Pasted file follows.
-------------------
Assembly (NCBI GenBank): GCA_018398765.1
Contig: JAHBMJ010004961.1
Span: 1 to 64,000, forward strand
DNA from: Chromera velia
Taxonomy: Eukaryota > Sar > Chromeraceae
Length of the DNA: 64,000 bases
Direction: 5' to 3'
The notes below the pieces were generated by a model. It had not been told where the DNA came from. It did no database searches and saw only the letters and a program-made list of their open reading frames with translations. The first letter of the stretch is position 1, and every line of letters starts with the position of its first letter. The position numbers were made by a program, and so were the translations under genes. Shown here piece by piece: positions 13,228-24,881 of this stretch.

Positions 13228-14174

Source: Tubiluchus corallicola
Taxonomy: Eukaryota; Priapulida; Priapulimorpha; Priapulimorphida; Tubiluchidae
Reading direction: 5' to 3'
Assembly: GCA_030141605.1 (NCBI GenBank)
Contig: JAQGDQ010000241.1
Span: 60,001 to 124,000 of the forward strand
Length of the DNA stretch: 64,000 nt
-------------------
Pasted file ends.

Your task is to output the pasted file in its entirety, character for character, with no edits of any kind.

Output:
Assembly (NCBI GenBank): GCA_018398765.1
Contig: JAHBMJ010004961.1
Span: 1 to 64,000, forward strand
DNA from: Chromera velia
Taxonomy: Eukaryota > Sar > Chromeraceae
Length of the DNA: 64,000 bases
Direction: 5' to 3'
The notes below the pieces were generated by a model. It had not been told where the DNA came from. It did no database searches and saw only the letters and a program-made list of their open reading frames with translations. The first letter of the stretch is position 1, and every line of letters starts with the position of its first letter. The position numbers were made by a program, and so were the translations under genes. Shown here piece by piece: positions 13,228-24,881 of this stretch.

Positions 13228-14174

Source: Tubiluchus corallicola
Taxonomy: Eukaryota; Priapulida; Priapulimorpha; Priapulimorphida; Tubiluchidae
Reading direction: 5' to 3'
Assembly: GCA_030141605.1 (NCBI GenBank)
Contig: JAQGDQ010000241.1
Span: 60,001 to 124,000 of the forward strand
Length of the DNA stretch: 64,000 nt